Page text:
I have always had the most tremendous respect for what Gordon Strachan did for Celtic in his first three campaigns as manager.
He was, in some ways, a bigger success story than Martin O’Neill, because he was the first of our modern bosses forced to “do more with less” and he made a pretty good go of it.
His Champions League record was stellar.
But I never warmed to Strachan The Man at all, and I never will, because there is a bristling arrogance there, a condescension, that was out of place in a Celtic boss, and an open contempt not just for our fans but football fans in general that has never sat right with me.
Strachan was also a petty tyrant, and I always thought it obvious that he played favourites.
The story, by Aiden McGeady, in the papers today about how Strachan took a dislike to him and even let that personality clash become a problem for our club, is not in the least bit surprising.
It’s exactly the sort of story I find easy to believe about Strachan, and one of the reasons that I would not want him near Celtic Park again in any capacity.
McGeady was a Celtic youth academy player …he could have gone on to be a proper legend.
Over the years a lot of us thought of him as having been disloyal to the club; in fact, I think now that the whole Strachan episode just sickened him, and his lack of backing from the club hierarchy, who took Strachan’s side and remain Strachan fans to this day, was probably one of the reasons why his form dipped and he decided to leave during the Mowbray season.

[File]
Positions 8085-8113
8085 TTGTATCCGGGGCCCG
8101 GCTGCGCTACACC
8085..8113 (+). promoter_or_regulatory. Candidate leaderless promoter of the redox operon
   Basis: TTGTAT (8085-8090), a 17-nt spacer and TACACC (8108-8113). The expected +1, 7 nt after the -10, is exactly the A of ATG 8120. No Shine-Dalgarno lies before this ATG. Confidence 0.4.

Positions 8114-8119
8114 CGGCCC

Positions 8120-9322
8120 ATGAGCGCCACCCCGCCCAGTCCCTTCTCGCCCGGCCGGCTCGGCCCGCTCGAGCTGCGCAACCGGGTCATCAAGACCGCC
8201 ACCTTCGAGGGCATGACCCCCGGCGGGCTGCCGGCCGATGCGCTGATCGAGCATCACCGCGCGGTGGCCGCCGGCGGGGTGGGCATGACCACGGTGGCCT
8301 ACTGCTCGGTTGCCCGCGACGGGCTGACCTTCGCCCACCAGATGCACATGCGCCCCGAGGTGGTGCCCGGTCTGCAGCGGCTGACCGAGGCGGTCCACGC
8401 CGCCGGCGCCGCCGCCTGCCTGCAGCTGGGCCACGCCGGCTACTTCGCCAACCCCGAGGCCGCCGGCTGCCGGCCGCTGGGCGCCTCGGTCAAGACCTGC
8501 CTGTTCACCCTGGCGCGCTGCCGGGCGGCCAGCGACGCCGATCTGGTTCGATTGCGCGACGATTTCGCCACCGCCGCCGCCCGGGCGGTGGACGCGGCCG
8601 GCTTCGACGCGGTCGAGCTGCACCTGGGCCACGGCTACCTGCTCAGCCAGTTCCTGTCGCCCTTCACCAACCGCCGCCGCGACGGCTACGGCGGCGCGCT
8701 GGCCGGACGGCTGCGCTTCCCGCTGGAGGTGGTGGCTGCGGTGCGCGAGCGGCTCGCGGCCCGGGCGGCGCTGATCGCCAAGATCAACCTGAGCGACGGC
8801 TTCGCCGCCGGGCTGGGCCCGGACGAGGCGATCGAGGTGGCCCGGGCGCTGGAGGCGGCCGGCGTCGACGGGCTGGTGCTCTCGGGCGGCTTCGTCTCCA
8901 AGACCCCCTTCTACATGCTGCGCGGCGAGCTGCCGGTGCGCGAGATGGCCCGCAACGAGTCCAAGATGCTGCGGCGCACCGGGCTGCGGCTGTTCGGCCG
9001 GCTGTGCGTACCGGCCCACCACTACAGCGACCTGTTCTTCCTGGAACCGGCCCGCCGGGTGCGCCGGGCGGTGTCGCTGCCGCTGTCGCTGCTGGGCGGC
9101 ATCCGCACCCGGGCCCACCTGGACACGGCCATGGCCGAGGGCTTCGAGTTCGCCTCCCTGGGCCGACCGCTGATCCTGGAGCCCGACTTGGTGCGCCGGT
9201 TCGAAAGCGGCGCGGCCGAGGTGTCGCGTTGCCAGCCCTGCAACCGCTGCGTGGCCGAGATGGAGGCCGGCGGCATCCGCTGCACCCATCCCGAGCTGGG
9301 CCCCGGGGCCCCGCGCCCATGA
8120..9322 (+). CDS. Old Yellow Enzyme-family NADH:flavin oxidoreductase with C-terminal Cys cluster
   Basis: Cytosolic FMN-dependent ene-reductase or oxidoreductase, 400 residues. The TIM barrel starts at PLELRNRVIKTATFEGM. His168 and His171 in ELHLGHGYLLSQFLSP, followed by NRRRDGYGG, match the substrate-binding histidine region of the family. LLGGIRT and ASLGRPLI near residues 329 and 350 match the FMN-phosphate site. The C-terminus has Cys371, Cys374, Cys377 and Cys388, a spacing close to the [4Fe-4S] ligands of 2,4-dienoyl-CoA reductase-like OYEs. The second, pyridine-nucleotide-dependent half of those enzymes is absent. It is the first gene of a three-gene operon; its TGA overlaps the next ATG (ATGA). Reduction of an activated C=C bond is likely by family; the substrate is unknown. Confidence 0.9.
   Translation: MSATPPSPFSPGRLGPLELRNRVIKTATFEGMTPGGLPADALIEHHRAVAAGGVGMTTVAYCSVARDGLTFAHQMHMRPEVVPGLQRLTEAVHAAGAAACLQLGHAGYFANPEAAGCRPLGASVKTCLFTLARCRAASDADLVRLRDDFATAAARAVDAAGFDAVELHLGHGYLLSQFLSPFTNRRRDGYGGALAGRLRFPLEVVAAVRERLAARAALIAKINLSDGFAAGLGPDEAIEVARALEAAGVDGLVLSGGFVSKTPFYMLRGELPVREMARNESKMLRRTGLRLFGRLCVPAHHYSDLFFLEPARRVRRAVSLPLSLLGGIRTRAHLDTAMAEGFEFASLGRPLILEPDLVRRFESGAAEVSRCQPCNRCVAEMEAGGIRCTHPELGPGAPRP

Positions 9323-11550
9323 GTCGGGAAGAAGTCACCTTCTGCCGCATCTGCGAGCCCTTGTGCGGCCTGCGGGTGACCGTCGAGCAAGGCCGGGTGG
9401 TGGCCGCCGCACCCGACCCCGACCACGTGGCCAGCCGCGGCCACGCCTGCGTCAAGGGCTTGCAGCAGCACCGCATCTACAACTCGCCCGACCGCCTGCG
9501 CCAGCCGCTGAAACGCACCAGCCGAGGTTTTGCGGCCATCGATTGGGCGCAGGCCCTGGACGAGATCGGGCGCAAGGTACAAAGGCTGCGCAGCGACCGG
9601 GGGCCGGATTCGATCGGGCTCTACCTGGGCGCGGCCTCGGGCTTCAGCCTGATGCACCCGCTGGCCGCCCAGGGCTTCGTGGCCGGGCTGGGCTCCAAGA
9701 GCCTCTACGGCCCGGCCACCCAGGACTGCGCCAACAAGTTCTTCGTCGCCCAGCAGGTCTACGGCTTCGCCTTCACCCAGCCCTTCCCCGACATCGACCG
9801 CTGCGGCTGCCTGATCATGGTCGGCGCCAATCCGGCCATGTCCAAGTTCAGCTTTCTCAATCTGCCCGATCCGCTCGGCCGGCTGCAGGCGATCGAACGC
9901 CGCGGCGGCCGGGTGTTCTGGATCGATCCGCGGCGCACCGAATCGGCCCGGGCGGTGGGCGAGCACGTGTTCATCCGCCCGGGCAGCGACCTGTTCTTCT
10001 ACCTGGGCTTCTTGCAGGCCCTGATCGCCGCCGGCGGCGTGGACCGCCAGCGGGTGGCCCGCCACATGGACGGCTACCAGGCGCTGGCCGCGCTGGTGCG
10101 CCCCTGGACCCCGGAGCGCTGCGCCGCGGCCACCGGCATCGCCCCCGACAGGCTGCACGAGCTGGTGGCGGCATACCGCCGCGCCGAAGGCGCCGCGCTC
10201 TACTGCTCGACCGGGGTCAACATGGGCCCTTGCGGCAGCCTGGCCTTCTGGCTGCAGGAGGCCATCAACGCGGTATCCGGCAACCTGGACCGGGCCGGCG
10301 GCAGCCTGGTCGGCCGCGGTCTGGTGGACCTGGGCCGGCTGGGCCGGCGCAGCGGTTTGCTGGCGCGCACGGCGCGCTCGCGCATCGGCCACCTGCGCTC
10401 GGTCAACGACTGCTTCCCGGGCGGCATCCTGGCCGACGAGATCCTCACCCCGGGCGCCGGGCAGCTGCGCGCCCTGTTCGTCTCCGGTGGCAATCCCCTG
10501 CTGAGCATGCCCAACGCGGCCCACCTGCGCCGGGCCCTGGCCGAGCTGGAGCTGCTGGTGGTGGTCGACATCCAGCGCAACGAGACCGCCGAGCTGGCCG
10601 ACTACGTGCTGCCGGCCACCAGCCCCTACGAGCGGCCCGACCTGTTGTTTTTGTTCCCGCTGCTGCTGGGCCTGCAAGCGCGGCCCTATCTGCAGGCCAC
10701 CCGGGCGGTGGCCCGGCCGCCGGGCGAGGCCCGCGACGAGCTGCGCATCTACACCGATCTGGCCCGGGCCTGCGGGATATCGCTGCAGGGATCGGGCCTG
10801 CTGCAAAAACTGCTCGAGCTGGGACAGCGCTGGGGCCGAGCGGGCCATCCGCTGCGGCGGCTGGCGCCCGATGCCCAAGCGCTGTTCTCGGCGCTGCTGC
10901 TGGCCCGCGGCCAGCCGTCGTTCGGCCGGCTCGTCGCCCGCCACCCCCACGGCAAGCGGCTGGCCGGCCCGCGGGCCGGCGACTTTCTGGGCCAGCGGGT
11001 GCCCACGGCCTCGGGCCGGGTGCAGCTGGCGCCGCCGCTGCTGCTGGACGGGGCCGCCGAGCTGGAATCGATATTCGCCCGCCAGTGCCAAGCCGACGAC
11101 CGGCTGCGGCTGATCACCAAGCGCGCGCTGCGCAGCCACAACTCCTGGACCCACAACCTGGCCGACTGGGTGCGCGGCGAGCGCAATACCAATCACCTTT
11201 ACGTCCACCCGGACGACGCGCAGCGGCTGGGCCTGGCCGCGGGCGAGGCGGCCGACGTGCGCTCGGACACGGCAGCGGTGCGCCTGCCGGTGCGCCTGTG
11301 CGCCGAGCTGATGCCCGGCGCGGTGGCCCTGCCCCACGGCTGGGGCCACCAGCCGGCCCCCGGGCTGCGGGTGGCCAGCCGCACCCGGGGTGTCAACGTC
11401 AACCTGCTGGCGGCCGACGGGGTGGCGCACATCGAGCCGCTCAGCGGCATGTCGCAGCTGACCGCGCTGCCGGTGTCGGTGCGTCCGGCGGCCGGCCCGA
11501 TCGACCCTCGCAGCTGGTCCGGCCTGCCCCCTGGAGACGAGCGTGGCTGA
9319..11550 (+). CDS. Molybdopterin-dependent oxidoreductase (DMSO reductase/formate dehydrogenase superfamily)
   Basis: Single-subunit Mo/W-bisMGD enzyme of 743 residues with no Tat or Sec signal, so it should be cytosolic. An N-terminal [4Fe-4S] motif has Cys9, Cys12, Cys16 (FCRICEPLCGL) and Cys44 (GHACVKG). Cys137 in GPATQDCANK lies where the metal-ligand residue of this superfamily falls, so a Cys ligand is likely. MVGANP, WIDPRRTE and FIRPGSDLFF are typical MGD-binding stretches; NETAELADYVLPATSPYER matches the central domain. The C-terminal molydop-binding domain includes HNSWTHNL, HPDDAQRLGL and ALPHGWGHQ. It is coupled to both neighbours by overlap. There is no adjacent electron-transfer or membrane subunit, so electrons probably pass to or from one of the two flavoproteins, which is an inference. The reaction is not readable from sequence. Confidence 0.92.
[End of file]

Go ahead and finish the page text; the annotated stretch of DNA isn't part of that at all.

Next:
If McGeady’s version is accurate – and we have every reason to believe it, as he has never said a bad word about the club and although outspoken he has never been a liar or shit-stirrer – then Strachan singled him out for unfair abuse, even of a personal nature, and acted like the worst kind of bully.
But anyone knowing McGeady would be aware that he wasn’t the sort who would simply sit and swallow that, and it’s pretty clear he didn’t.
Even those Celtic fans who liked Strachan as a manager never quite got all the way to loving him.
He, too, never says a bad word about our club – on the contrary, he is one of its most vocal partisans in the media – but there is a kind of icy reserve amongst our supporters when his name comes up in conversation, and part of it is that he never really got on with us, as fans, and expressed his open contempt for a lot of us in ways that made the relationship tough.
It sounds like it would have been far tougher to sit in a dressing room which he commanded.
It’s not for nothing that many of us think of him as a football dinosaur from a bygone age where that sort of thing would fly.